On the other end of the spectrum, over the last two years I’ve increased my “flex fund” from 5% to 10% to now 20% of my giving – setting aside 20% of what I plan to give in a year to respond to any impulse or request I want to without having to worry about if I have the resources or not. Over the years this has been a great way to respond positively to requests from friends and colleagues for support, to respond in the moment to passionate appeals that touch me, and to just give when the moment/mood/inspiration strikes.
I find the use of a giving plan which has allowed me to think about how to give a handful of big (for me) gifts, a range of modest gifts, and to reserve a pool of funds for spontaneous giving has really allowed me to enjoy and feel fulfilled and happy with my giving.
Posted on May 28th by T. Nestell
Thank you Molly, this is very helpful advice.
I agree, "the ask" is only one part of the bigger whole that is "the relationship." For me it is always a thrill to have someone say yes, even if they commit to less that what I've asked them to do.
I got into this work because I wanted to see the best in people and that is what I have found. Thanks to you, and all the Bold Givers out there, for being a source of inspiration!
Posted on May 27th by Molly Stranahan
Hi Sirie! I 'invented' the phrase Generosity Strategy to describe my version of a Giving Plan. I believe Tracy Gary of Inspired Legacies (www.inspiredlegacies.com) has led many donor workshops on creating a Giving Plan - and she wrote a book on it! She was on today's call, so I'm going to ask her to respond to your questions.
Posted on May 27th by Molly Stranahan
First, a caveat - how I want to be asked may be different from how other people want to be asked. I hope others will respond to this question with their preferences so we can all learn more.
1) I like knowing in advance that asking for money (or time) is on the agenda.
2) I prefer that the meeting be a conversation, meaning that you tell me about what you hope to do and ask for my thoughts and reactions. That engages me with what you are proposing, and whether or not it is true, helps me feel that you respect my opinion and see me as something more than a checkbook. It benefits you because I am more likely to get excited about what you are doing when I feel more involved in it.
3) I like not being pressed for an answer during the conversation - give me some time to think about my response. Ask my permission for you to follow up with me at a time we agree upon.
4) I like to know what the large gift will help you do. For me, that means knowing what it 'buys,' and how it fits in your budget. I'm okay with hearing the potential consequences if my answer is 'no,' but others might experience that as high-pressure.
5) As Carol pointed out during the call, it helps to connect to those being helped by the organization. Meeting people impacted by your services is ideal, but compelling video or testimonials can help me feel connected to your work.
6) Really listen to my answer, and respect my "no." I think if a person feels pressured to give, it destroys any potential joy. You can ask if there are circumstances that would change my answer. If you can tell I want to help, but can't give financially at the level you propose, offer me other ways to help you, like can I think of anyone I can introduce you to, or will I host an event and invite friends.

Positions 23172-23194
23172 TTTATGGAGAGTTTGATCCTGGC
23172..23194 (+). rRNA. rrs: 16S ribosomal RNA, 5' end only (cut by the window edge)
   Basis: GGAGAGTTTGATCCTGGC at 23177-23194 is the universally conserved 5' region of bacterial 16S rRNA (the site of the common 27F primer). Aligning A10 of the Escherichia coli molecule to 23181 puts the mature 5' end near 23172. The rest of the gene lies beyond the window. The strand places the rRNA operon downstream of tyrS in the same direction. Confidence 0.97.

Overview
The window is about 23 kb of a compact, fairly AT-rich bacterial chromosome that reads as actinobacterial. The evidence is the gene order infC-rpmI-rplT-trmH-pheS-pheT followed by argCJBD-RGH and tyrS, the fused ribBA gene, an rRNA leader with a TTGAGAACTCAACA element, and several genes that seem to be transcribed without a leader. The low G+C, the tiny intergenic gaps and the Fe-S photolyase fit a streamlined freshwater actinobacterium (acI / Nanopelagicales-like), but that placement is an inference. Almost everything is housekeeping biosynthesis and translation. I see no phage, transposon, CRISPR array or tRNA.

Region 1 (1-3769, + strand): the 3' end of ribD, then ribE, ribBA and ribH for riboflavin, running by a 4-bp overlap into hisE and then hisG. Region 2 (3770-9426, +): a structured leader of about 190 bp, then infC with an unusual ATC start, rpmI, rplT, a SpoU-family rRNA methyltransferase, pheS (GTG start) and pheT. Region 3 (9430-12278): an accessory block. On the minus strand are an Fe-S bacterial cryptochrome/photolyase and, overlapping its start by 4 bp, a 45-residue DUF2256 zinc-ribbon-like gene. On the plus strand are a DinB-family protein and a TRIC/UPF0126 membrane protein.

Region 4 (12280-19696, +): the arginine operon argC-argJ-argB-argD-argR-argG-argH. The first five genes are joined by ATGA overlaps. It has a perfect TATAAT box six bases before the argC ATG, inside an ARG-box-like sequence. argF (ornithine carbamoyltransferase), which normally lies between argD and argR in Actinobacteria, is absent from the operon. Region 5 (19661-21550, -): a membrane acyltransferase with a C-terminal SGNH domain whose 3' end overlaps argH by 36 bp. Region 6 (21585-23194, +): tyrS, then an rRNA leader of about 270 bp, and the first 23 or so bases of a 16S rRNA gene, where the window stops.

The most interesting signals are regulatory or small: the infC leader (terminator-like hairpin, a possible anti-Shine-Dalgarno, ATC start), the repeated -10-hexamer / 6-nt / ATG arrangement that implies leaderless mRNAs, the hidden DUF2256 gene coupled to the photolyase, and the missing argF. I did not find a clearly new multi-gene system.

7) Be detached from the outcome. Is it possible for you come to the conversation with no expectations? It reminds me of one of my favorite mantras, useful in many situations. "If I ask for what I want, and accept what I receive, I will get what I need."
Presumably if you are asking someone for a large gift, you already have a relationship. It is my hope that you value the relationship more than whether or not you get as much money as you hope.
Posted on May 27th by Sirie Thongchua
The reasons why you designed a generocity strategy reasonated with me. I believe donors in my area (Monterey, Carmel, Pebble Bezch, Big Sur, CA) would be attracted to it. Has a donor workshop based on the generocity strategy been held anywhere? If yes, what was the response and feedback from the workshop?
Posted on May 27th by Molly Stranahan
I failed to refresh my browsder during the call, so I didn't see this question until just now, but Deborah had the chance to ask it after 1 PM. There was a guest who recommended some reading: Ted Mallon's book - The Journey Toward Metaphysical Philanthropy, and an essay, turned into a book, The Spirituality of Fundraising, by Henri Nouwen. I found the first at Alibris.com (a consortium of used book stores), but it looks like the other may be harder to obtain.
I'm afraid my answer to Deborah's question would get off track because I am not connected to a religious community. So I hope others will offer their reflections here.
Posted on May 27th by T. Nestell
As someone who's been asked for large gifts face to face, what advice do you have for those who ask? What are your "do's" and don'ts"? What can we do to make the experience of giving more joyful for donors?
Posted on May 27th by Deborah Stern
Can you speak about the distinction of "Tithing" which I have come to understand as giving where I am spiritually nourished and sharing with my life's silent investor, "God." -- as compared with giving to the causes and charities that I care about. Thanks.